The resident devil in us breaks free when we think of the two words together - ‘office’ and ‘politics’. Those that are new in the work force tend to get sucked into the quicksand of the resident evil a lot easier.
By those who have been there, done that. And by several more who are not yet done with it and hence still doing it.
What could possibly be in it for an organisation? Other than the productivity it kills? And how can a company guard itself against the malice? Or better still, if it is acknowledged as inevitable, can we make it work for the organisation?
A company stands to lose productive time when its staff engage in the active pursuit of office politics. It also loses productivity when one’s time and energy are sacrificed at the altar, having to dedicate them to protect oneself and one’s team against the practice. It is here that a lot of organisations that invest in leadership, and in people systems and practices, stand to gain. Ring fencing is an approach that works when the person doing the fencing is aware of the macro picture, and is some distance away from the action. Enter HR.
Unfortunately, in many ad agencies and media houses, HR acts as the ‘administrative department’, generating payrolls and accounting for attendance and leave of absence.
Ad agencies and editorial teams of media houses have a lot of grey areas in the way they measure (or don’t measure) and reward performance. This is alleged to be the primary sacrificial lamb of ‘office politics’. What makes it worse for advertising and media? A: It is a knowledge / creative space. And B: It’s a space of inflated egos.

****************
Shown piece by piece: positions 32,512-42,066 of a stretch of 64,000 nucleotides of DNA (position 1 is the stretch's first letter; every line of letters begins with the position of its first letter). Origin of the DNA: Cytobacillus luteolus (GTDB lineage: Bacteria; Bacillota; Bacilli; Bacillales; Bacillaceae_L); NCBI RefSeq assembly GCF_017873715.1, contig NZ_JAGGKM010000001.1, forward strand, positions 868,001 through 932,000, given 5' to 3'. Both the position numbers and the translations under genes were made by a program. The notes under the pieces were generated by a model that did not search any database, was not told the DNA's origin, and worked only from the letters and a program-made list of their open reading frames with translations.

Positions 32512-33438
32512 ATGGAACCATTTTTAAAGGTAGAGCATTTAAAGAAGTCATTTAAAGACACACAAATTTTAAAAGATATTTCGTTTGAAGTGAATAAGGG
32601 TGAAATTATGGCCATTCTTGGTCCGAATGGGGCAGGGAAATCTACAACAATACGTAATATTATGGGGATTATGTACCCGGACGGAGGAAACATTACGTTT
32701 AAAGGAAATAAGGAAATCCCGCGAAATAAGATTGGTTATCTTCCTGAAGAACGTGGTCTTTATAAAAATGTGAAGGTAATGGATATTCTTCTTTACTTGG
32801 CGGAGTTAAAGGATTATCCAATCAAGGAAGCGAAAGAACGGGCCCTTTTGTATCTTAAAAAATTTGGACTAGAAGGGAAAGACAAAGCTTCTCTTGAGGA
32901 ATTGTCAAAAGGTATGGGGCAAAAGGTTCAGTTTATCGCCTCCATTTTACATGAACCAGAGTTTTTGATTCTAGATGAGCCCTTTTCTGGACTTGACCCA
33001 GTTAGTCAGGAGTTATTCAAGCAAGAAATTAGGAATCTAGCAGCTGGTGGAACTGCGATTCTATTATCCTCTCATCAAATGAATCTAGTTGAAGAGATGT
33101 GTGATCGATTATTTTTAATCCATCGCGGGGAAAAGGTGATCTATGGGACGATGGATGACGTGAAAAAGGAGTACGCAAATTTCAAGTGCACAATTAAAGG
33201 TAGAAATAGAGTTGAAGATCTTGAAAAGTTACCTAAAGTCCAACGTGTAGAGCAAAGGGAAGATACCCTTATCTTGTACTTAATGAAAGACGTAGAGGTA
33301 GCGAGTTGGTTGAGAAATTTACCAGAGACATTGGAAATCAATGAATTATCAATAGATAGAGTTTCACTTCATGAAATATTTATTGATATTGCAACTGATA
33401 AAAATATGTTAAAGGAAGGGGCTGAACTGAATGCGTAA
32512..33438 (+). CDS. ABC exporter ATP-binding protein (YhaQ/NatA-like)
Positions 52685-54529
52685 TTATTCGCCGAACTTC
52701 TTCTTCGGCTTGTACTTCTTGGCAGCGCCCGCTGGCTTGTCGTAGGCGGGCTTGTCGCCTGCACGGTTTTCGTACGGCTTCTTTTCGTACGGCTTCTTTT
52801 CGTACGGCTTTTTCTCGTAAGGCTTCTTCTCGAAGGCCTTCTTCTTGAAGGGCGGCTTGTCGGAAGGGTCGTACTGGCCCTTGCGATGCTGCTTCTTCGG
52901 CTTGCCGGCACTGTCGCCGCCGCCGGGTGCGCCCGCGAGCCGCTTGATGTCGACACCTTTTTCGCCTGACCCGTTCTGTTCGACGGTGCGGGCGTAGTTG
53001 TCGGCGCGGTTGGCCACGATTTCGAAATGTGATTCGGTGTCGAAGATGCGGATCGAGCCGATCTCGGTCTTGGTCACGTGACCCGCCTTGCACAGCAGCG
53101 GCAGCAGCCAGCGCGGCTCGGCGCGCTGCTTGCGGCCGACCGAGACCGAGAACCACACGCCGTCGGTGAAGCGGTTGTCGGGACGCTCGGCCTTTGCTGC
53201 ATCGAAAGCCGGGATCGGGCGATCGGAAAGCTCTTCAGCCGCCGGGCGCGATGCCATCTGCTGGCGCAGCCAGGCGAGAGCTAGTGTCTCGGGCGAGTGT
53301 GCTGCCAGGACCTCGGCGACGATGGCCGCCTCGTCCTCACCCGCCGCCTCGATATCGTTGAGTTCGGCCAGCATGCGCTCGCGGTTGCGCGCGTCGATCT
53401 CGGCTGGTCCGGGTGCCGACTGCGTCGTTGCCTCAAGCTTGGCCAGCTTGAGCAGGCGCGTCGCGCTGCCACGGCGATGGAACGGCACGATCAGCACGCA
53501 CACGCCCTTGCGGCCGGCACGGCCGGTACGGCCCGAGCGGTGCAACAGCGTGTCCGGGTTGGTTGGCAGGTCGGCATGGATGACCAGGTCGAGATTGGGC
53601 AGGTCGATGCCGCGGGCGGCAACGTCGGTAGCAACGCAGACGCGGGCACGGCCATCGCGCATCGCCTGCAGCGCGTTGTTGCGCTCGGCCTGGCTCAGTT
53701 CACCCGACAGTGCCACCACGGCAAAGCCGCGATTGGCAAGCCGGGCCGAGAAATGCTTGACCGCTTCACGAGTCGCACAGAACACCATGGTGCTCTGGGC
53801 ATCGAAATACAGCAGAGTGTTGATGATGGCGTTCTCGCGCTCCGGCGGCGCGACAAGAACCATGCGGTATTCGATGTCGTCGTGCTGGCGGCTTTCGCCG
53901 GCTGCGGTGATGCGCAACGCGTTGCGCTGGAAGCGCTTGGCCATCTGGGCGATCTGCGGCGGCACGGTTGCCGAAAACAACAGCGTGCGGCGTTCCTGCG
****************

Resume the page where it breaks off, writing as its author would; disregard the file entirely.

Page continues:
There are issues born of being amidst ‘creators’. A journalist sitting on a story or article for four days is as unpardonable today as a creative or planner who takes an elaborate amount of time to mull over a client brief. Of course, a journalist or ad pro can take inordinate amount of time trying to crack the big idea, if s/he is a ‘celebrity’ who has already reached the heights that prompts her or him to believe s/he is larger than the organisation. And at least a few around them agree.
In normal course, someone needs to take a call on how long it (a) takes to do a task and (b) can be dedicated to doing a task. This requires working knowledge of the job and resource management skills. But there is a need for someone to think of people, their aspirations, about keeping the workplace fun, and ensuring fair play. Needless to say, office politics kills all of these in good measure.
The process of performance appraisal is left entirely to the superior or a super boss in the absence of effective HR. Without periodic feedback systems, which is difficult for a line manager to handle given his own day-to-day duties, it leads to serious disconnect. The employee feels s/he is treated unfairly at the end of the process. This adds to what I’d liken to ‘A Poison Tree’ effect - as William Blake wrote, growing nurtured by fears and tears born of distrust. Such a situation is often aggravated by giving the superior the opportunity to use discretion, a dangerous tool in the hands of the wrong person.
And in communicating their points of view across the table, it’s a pity that these communicators fall pitiably short of basic hygiene levels in many cases.
Human resources, in any industry where the organisation is only as good as its people, needs to be invested in. So companies do that – they pay hefty salaries. But do they invest in HR professionals and systems to ensure that productivity is increased through the creation of a positive work environment?
It’s perhaps unfair to generalise, but there’s enough cleaning to be done. The professionals need to be called in before it’s too late. And they can tweak ‘office politics’ to a symbiotic and transparent state of being. It’s called ‘healthy competition’.
Gokul Krishnamoorthy, editor, Campaign India